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PayPal phishing scam uses 'safety' features to trick people

26 Jul 2019
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The wave of scam and phishing emails just doesn’t stop. This time, a bunch of PayPal scam emails are doing the rounds, and this time they’re more devious than ever. 

These scams use safety features to steal victims’ confidential data, and are ‘brandjacking’ trusted names in the industry to conduct their attacks.

In this case, a newsletter email service called newsletter.com.au was compromised at some point. Attackers are using this service to send fake emails with the display name “PayPal”.

According to security firm MailGuard, the message is a ‘confirmation’ that a new email address has been added to their PayPal account.

The email then asks users to click a link that says ‘let us know right away’ if they did not add the email address to the account. 

When users click on the link, they are taken to a clone of the PayPal website – but that website is anything but real. The page leads to another PayPal-branded login page requesting users for an email or mobile number.

When users click ‘next’, they are asked for their password. They then appear to ‘log in’ to PayPal.

Users are then asked to update their billing address.

When they do so, they are then asked for their credit card information.

After they’ve done all that, they are then redirected to the genuine PayPal website.

“Several techniques have been employed in this email to look like a genuine notification from PayPal, including the usage of high-quality graphical elements such as the company’s logo and branding,” comments MailGuard.

“Another technique is the attempt to evoke urgency; telling the recipient to ‘let us know right away’ creates a sense of anxiety and panic that their account isn’t safe. This also motivates the recipient to click on the provided link right away, distracting them from checking the sending address of the email and looking out for any other errors.”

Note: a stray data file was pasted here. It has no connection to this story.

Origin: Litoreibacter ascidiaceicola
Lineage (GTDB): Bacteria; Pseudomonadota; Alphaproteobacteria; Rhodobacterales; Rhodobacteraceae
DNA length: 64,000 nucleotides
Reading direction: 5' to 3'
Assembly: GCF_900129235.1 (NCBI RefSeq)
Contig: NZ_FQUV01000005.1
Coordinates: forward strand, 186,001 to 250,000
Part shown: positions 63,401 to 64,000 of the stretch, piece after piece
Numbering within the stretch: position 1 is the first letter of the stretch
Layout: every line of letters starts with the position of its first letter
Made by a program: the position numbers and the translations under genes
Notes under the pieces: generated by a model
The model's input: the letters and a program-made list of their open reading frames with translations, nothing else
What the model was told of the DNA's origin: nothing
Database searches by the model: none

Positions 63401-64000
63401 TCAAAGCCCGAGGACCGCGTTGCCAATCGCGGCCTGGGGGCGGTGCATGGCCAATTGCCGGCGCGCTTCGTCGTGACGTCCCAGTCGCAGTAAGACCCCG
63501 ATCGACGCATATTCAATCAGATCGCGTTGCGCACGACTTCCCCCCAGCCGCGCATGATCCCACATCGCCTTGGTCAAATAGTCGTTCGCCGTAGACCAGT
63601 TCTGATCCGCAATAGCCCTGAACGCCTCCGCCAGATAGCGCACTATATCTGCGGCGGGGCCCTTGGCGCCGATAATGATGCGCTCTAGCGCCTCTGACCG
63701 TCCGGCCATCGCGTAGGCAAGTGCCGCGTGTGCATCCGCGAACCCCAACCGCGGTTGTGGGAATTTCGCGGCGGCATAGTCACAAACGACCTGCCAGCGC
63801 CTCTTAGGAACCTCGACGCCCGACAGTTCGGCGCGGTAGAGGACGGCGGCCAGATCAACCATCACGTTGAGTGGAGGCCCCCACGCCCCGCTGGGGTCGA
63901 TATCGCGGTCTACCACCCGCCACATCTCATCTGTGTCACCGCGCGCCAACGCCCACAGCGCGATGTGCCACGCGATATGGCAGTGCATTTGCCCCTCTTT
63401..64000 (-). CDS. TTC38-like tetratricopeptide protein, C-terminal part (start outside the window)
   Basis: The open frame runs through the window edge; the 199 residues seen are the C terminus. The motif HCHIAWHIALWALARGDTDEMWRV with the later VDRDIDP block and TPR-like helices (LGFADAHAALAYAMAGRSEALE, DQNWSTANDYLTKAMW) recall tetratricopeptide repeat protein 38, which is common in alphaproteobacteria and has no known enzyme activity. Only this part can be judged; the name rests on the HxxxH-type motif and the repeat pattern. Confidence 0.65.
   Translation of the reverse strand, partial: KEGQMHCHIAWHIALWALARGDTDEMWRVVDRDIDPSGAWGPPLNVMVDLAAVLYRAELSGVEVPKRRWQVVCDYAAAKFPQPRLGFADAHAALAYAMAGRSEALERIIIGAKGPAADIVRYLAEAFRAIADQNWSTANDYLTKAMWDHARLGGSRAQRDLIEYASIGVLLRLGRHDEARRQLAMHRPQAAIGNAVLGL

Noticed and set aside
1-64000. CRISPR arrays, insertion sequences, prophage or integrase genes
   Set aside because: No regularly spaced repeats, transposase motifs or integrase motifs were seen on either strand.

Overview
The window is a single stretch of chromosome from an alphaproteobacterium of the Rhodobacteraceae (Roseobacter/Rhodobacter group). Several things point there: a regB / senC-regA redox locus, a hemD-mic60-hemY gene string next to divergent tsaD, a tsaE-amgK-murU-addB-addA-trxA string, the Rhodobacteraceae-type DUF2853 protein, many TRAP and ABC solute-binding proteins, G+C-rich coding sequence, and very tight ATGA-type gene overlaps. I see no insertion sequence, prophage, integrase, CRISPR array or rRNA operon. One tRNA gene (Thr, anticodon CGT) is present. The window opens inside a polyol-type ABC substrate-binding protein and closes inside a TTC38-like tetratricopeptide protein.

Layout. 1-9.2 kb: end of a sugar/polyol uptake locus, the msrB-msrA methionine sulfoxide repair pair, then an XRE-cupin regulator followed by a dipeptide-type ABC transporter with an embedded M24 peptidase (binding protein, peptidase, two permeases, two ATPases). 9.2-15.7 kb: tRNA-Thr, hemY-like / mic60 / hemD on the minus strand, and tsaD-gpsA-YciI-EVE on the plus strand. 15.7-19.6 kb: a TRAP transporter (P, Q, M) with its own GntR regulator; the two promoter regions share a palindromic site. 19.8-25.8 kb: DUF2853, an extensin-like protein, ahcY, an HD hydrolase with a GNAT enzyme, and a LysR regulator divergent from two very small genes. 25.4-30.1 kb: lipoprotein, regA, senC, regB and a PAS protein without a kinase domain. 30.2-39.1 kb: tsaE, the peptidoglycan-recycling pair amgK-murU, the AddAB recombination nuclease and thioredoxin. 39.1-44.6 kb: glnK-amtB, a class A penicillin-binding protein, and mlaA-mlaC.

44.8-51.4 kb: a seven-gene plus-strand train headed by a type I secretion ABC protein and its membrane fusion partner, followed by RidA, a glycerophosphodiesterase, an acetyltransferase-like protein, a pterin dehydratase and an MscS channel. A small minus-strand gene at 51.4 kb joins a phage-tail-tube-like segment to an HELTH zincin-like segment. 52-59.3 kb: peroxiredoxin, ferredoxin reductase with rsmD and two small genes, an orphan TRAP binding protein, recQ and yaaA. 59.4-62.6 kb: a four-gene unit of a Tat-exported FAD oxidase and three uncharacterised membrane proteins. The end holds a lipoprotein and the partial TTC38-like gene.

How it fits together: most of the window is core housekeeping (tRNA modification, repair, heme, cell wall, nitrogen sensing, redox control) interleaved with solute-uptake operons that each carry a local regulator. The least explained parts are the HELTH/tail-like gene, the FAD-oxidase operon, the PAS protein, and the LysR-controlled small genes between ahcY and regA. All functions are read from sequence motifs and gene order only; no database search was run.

“It is also interesting to note that the body of the scam email is, ironically, focused on securing the users’ PayPal accounts. This only adds on to the sense of legitimacy evoked by the email as security updates such as a new email address is a common notification expected of such a well-established company. All this serves to elicit a more confident response from recipients who think they are, in fact, making their accounts more secure by clicking on the provided link and entering their confidential login details.”

MailGuard says if people are sure if an email is genuine, they should contact the company directly. People should also:

•    Beware of emails that contain grammatical or branding errors, but purport to be from reputable organisations.
•    Always hover your mouse over the links contained in emails in order to check their legitimacy – don’t click them unless you are sure they are safe.
•    To ensure safety, type the URL of the organisation you are intending to visit manually into your browser or navigate through Google search to find the correct website before entering your credentials.
•    Be particularly wary of emails asking you to supply personal details that the purported organisation should already know, especially those which ask for credit card or bank account details.